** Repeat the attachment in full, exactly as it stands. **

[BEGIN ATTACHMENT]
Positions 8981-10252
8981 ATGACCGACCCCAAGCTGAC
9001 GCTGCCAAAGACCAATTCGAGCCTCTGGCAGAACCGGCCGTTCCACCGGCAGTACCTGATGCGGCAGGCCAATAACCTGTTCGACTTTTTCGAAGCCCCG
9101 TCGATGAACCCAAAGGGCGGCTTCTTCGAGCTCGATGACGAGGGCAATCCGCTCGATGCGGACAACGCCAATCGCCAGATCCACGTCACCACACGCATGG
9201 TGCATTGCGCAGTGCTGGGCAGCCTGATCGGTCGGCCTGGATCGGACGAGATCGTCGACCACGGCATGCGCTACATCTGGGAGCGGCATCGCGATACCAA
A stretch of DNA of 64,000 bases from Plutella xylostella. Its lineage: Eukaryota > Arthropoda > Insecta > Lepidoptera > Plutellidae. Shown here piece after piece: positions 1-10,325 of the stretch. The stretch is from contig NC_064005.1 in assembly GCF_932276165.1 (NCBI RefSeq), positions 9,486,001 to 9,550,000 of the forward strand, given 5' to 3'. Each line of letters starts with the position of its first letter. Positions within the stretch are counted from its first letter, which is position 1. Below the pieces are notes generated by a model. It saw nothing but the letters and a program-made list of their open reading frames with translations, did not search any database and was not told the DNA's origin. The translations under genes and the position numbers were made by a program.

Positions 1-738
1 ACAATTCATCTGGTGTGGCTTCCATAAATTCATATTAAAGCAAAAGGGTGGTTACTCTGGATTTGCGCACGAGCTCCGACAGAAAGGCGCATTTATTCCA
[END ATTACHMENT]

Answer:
Positions 8981-10252
8981 ATGACCGACCCCAAGCTGAC
9001 GCTGCCAAAGACCAATTCGAGCCTCTGGCAGAACCGGCCGTTCCACCGGCAGTACCTGATGCGGCAGGCCAATAACCTGTTCGACTTTTTCGAAGCCCCG
9101 TCGATGAACCCAAAGGGCGGCTTCTTCGAGCTCGATGACGAGGGCAATCCGCTCGATGCGGACAACGCCAATCGCCAGATCCACGTCACCACACGCATGG
9201 TGCATTGCGCAGTGCTGGGCAGCCTGATCGGTCGGCCTGGATCGGACGAGATCGTCGACCACGGCATGCGCTACATCTGGGAGCGGCATCGCGATACCAA
A stretch of DNA of 64,000 bases from Plutella xylostella. Its lineage: Eukaryota > Arthropoda > Insecta > Lepidoptera > Plutellidae. Shown here piece after piece: positions 1-10,325 of the stretch. The stretch is from contig NC_064005.1 in assembly GCF_932276165.1 (NCBI RefSeq), positions 9,486,001 to 9,550,000 of the forward strand, given 5' to 3'. Each line of letters starts with the position of its first letter. Positions within the stretch are counted from its first letter, which is position 1. Below the pieces are notes generated by a model. It saw nothing but the letters and a program-made list of their open reading frames with translations, did not search any database and was not told the DNA's origin. The translations under genes and the position numbers were made by a program.

Positions 1-738
1 ACAATTCATCTGGTGTGGCTTCCATAAATTCATATTAAAGCAAAAGGGTGGTTACTCTGGATTTGCGCACGAGCTCCGACAGAAAGGCGCATTTATTCCA